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Katharina Volckmer

Katharina Volckmer was born in Germany in 1987. She lives in London, where she works for a literary agency. The Appointment is her first novel. It has been translated into 12 languages and longlisted for the Rathbone Folio Prize and Republic of Consciousness Prize in 2021.

All publishing rights are handled by Heidi Warneke at Grasset:

Photo credit: Liz Seabrook



“A furious comic monologue […] on national shame, family secrets, sex and more with a disregard for propriety worthy of Alexander Portnoy.”— The New York Times

“In this transgressive, darkly funny novel, a German woman living in London launches into an incendiary monologue… [The Appointment] rushes into excruciating territory, asserting that ‘the only true comfort we can find in life is to be free from our own lies.’.” ─ The New Yorker

“The Appointment is reminiscent of a Bernhardian monologue… At once sexy, hilarious, and subversive.” ─ The Paris Review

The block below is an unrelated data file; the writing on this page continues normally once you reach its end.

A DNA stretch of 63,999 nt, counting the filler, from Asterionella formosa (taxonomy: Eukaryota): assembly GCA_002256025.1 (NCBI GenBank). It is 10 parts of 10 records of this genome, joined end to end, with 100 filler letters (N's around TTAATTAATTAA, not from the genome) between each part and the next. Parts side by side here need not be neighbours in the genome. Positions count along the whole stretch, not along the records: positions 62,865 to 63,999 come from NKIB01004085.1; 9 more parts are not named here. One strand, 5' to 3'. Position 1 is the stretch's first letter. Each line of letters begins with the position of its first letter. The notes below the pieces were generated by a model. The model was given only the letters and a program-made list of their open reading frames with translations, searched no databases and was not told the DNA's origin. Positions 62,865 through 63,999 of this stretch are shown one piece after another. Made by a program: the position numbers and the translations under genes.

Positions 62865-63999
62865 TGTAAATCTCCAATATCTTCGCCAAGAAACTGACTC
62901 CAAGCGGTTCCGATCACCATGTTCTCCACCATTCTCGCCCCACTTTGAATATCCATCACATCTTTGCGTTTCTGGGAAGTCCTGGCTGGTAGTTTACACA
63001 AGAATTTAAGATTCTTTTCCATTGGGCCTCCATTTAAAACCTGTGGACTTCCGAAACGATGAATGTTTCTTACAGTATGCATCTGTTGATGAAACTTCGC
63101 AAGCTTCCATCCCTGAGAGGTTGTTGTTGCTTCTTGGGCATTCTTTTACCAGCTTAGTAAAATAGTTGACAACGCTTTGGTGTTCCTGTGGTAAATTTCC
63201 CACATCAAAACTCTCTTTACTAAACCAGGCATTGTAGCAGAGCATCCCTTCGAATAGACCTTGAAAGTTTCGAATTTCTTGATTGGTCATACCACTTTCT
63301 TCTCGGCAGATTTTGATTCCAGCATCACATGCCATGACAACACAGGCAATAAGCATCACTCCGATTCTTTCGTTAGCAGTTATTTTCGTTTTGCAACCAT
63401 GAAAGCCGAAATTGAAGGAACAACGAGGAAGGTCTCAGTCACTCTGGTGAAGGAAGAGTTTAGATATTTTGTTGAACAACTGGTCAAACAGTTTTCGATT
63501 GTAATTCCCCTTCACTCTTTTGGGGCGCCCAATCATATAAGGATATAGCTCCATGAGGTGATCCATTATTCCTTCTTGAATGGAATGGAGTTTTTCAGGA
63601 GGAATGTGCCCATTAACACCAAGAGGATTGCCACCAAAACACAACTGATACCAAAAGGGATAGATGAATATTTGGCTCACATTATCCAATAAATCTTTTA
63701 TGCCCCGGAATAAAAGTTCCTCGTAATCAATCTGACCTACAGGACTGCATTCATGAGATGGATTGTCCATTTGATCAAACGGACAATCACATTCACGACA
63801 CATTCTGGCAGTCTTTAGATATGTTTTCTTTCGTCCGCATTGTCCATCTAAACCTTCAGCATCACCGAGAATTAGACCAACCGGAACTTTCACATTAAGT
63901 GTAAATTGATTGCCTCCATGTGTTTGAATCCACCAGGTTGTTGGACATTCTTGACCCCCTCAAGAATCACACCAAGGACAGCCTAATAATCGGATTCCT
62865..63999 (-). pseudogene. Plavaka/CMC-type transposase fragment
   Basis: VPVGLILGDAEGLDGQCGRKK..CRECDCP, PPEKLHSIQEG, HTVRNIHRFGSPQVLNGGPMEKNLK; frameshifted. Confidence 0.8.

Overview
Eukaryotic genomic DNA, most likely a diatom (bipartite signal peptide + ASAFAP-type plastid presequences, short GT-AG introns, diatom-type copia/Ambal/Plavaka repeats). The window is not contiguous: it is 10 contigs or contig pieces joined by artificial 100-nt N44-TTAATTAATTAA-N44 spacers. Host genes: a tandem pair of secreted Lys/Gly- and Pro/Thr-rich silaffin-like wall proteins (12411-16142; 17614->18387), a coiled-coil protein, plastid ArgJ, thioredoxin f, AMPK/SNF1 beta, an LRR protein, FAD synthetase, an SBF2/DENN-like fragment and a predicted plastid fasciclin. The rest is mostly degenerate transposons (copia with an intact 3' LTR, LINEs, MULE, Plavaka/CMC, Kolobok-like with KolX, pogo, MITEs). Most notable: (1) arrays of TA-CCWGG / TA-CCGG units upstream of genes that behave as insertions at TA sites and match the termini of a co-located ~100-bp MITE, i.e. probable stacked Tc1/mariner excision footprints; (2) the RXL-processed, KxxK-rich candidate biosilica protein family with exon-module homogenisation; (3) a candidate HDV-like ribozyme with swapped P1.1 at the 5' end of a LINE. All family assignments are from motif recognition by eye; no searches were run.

“A darkly funny untangling of national and sexual identity” ─ The Guardian

“A sharp examination of how today’s young people are affected by Germany’s neurotic relationship with its past. ” ─ The Telegraph

“As dark and brilliant as Naked Lunch. The Appointment is also mesmerisingly beautiful” – Ian McEwan



Published 1 September 2020 by Simon & Schuster (US) / 2 September 2020 by Fitzcarraldo Editions


In a well-appointed examination in London, a young woman unburdens herself to a certain Dr Seligman. Though she can barely see above his head, she holds forth about her life and desires, and her struggles with her sexuality and identity. Born and raised in Germany, she has been living in London for several years, determined to break free from her family origins and her haunted homeland.

In a monologue that is both razor-sharp and subversively funny, she takes us on a wide-ranging journey from outre sexual fantasies and overbearing mothers to the medicinal properties of squirrel tails and the enduring legacy of shame. With The Appointment, her audacious debut novel, Katharina Volckmer challenges our notions of what is fluid and what is fixed and injects a dose of Bernhardian snark into contemporary British fiction.


Longlisted for the Rathbone Folio Prize and Republic of Consciousness Prize in 2021